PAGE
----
Organizing Wildfire and Wildcat Strikes Spread Among Cablevision Workers
After nearly two decades of Cablevision workers attempting to organize in New York City, it suddenly appears that they're meeting success. This story perhaps precipitates a broader trend about how, given the hope of the Wisconsin Uprising and Occupy Wall Street, workers are reinvigorated to fight back against slashed wages and poor working conditions.
In January of this year, in a campaign involving a massive training of shop stewards, political support from elected New York City officials, and community outreach with groups like Occupy Wall Street, 282 Brooklyn-based Cablevision workers voted to unionize with CWA (for more on the dynamics of this incredible campaign, read my story here). Then a group of 120 from the Bronx—employed by Corbel, a Cablevision subcontractor—went out on a wildcat strike to protest cut wages. Last month, those Corbel workers voted to join the IBEW.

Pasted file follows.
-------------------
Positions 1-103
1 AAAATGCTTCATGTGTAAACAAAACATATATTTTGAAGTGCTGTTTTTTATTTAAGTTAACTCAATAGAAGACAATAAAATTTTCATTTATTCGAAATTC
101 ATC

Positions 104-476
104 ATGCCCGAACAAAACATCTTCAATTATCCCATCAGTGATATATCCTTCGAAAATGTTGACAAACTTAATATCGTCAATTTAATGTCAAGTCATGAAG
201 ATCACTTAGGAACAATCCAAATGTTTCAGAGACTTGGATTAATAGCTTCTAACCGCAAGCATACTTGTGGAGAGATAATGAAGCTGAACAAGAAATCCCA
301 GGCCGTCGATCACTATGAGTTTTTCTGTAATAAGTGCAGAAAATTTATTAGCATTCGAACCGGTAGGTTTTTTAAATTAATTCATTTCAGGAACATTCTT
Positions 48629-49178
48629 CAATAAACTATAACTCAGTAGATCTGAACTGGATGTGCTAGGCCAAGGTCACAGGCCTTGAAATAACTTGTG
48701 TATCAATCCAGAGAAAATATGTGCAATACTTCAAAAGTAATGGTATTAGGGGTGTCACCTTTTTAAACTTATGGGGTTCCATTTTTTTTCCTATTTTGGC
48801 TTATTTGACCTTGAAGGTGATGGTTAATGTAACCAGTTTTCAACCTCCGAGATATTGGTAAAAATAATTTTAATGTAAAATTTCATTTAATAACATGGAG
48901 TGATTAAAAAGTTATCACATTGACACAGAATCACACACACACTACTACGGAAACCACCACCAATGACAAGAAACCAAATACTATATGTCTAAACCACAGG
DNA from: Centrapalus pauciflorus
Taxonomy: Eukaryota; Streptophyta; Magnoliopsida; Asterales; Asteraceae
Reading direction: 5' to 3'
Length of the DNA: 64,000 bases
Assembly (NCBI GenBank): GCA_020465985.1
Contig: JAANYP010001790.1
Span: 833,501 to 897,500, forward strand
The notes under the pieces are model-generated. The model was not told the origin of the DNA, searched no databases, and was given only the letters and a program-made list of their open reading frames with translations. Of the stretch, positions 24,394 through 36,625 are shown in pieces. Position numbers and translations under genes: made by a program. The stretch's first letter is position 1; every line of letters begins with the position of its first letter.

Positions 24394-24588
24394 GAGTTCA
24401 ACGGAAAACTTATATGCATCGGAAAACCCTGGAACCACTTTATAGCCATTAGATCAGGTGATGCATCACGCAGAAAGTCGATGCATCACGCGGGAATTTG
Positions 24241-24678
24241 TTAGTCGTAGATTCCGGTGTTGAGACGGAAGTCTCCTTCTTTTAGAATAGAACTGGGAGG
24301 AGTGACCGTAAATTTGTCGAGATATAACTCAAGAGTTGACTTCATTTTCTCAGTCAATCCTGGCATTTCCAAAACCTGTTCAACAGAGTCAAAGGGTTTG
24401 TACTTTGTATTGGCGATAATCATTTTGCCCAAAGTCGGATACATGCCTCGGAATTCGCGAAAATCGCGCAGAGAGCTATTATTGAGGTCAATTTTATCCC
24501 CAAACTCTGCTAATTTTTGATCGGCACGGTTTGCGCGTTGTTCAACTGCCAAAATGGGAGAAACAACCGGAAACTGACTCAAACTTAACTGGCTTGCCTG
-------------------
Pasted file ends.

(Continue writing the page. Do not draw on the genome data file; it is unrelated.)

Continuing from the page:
“Any organizing win is big, but after three years of facing down adversity, this one shows a lot of character for workers at Corbel and for Local 1430,” said Joe Mastrogiovanni Jr., IBEW region 1 lead organizer, in a statement.
Now the fire that started with those victories is spreading to three other Cablevision locations throughout New York City. CWA currently has two separate union elections scheduled for two different bargaining units of Cablevision workers in the Bronx, the first in connection with 172 field technicians and the second involving 30 outside plant technicians. The election there will be held June 28.